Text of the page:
- The Kurdish limbo in Japan -
In a country like Japan, with increasing demographic crisis and shortage of workforce and expected to face a steady decline of its population, the word "immigration" arouses suspicion, fear, and diffidence.
In 2016, Tokyo only accepted 28 out of 10,901 asylum seekers. None of these is Kurdish.
Yet a community of about 1,300 Kurdish refugees has been established in Warabi, a working-class district in the northern suburbs of the Japanese capital. A sense of pride and the historic search for identity have pushed these people to rename this area "Warabistan". Living in complete uncertainty, the Kurdish people are poised between legality and undeclared work, temporary permits, arbitrary controls, and the risk of expulsion. As in a modern Dantesque limbo, the protagonists are unaware bearers of an original sin they did not commit. They face the everlasting burden of not being accepted by a deeply nationalist society, which is reluctant towards integration and yet in desperate need for this workforce in a key sector of Japanese economy such as construction industry.
"MEIWAKU" is a single Japanese word describing a concept: the fear of inflicting the pain of a refusal on your interlocutor. This is a golden rule in all areas of Japanese society, where the fear of saying "no" is often circumvented with a complicated series of turns of words and expressions that can convey the same meaning.
Although being considered unseen and unwanted, Kurdish people do not gain political asylum but a renewable "Special permission to stay" from the Japanese state. This permit lasts from three to six months and does not allow them to undertake any work activity. Being paid in cash, with no regular contract neither health care, Kurdish workers run the risk of being dismissed without notice. Renting an apartment, opening a bank account, and even buying a phone number can be very complicated without resorting to front men.
Strict immigration laws and the low willingness of Japanese people to accept the humblest jobs have generated a paradoxical situation in which most of the Kurdish asylum seekers work illegally in the construction and demolition industry.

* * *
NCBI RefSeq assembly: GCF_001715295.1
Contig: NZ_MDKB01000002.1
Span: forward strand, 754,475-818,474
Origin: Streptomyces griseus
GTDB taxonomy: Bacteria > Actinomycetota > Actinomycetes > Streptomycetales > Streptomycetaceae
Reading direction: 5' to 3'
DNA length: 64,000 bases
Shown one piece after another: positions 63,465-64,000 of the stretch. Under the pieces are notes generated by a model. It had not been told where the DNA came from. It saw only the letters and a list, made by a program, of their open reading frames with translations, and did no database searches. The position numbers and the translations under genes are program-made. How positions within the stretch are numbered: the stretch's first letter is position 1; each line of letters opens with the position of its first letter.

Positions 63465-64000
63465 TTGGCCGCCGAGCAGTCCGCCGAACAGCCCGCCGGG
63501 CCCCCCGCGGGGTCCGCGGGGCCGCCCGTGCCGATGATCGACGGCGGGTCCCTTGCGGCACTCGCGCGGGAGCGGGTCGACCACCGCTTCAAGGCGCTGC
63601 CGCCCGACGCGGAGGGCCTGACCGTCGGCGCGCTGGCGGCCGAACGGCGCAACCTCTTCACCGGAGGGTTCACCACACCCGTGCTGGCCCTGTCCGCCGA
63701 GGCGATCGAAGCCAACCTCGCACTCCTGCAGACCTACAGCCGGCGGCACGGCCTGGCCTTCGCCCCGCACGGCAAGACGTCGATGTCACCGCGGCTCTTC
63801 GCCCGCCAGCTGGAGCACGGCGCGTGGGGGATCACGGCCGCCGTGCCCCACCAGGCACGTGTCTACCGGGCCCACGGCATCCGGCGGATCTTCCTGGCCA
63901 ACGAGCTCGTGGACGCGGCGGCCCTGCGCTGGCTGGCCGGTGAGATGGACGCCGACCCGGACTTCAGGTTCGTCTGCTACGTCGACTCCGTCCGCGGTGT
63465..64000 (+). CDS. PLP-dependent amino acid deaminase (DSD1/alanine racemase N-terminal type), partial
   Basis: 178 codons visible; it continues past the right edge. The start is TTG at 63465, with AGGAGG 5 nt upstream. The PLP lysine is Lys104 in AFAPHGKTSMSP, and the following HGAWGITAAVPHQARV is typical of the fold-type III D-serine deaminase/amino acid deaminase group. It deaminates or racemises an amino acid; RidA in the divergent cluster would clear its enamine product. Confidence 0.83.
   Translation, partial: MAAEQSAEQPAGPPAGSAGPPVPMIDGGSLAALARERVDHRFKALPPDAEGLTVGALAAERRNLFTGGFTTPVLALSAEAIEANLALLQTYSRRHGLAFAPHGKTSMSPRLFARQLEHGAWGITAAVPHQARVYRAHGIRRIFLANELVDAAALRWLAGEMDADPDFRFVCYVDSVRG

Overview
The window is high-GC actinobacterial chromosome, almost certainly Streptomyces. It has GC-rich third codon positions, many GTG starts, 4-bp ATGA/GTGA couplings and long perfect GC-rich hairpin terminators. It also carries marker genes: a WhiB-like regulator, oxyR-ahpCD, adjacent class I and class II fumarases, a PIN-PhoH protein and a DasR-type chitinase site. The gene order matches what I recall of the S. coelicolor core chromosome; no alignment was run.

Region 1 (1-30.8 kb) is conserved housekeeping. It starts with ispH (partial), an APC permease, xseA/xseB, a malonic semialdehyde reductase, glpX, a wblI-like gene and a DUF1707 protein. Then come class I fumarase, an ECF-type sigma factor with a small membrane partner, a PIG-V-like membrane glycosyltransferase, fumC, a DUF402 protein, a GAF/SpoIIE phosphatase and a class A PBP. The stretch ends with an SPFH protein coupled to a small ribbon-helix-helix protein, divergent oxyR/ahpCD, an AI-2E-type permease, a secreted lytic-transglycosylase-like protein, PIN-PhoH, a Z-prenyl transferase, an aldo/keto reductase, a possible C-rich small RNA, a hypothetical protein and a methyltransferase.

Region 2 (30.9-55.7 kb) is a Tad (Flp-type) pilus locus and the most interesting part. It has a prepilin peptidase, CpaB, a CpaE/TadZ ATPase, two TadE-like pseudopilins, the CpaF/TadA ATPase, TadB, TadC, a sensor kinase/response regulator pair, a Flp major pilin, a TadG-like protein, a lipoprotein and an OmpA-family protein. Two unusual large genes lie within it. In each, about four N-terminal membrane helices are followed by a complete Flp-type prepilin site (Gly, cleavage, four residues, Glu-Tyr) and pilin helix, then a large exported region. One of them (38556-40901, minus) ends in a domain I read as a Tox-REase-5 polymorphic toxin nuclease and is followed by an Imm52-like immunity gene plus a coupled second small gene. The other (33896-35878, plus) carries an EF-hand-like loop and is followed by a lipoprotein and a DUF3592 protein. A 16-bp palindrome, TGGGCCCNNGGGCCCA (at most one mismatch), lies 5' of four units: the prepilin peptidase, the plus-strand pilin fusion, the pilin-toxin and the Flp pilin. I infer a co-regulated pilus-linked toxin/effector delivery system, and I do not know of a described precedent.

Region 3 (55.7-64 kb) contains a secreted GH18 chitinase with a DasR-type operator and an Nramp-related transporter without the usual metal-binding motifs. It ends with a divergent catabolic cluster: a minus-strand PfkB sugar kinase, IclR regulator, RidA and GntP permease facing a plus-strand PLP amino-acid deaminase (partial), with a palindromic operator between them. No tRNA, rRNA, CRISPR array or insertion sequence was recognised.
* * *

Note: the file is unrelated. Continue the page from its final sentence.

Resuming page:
This is a key business sector in the country. When a house is inherited in Japan, it is tradition to demolish it and build a completely new house in its place on the plot of land of the family.
In fact, while elsewhere in the world real estate market is mainly made up of second-hand homes, they are only 15% in the Land of the Rising Sun, thus requiring a continuous demand for workforce on construction sites.
Labour shortage in this sector is what led Prime Minister Shinzo Abe to declare that Japan should invest more on elderly and women's labour force, before considering the immigrants. The urgent need to attract Japanese workers to construction sites led to the creation of a promotional website, whose motto "Women working in the construction sector are strong!" aims at convincing young people to work in this sector.
On the other hand, Japanese entrepreneurs would like the government to reform its immigration policy. With the start of the works for the Tokyo 2020 Olympic Games, labour demand is expected to rise further, which is why the construction sector is desperate for foreign workers. According to a recent survey of 259 large Japanese companies, 76 percent is in favour of opening up the country to immigrant workers. Despite this, Japan is planning not only to use thousands of new foreign "interns" to build the Olympic Games infrastructure, but also to extend the so-called "training course" from three to five years.
In this context, immigrants' children who have been living in Japan for years, who attend Japanese schools and who are struggling to integrate even though they perfectly speak Japanese, do not gain any benefit. On the contrary, if one of the parents is subject to "Kariome", their children will inherit this status, too. This is a sort of probation that forces not to leave the area of residence, prevents from working, and provides for detention in case of any failures to comply with the rules. This is actually creating further marginalisation.
In 2016, Japan was the fourth largest financier of the United Nations High Commissioner for Refugees, preferring to donate to international humanitarian organisations rather than welcoming refugees who have been living and working with its people for years.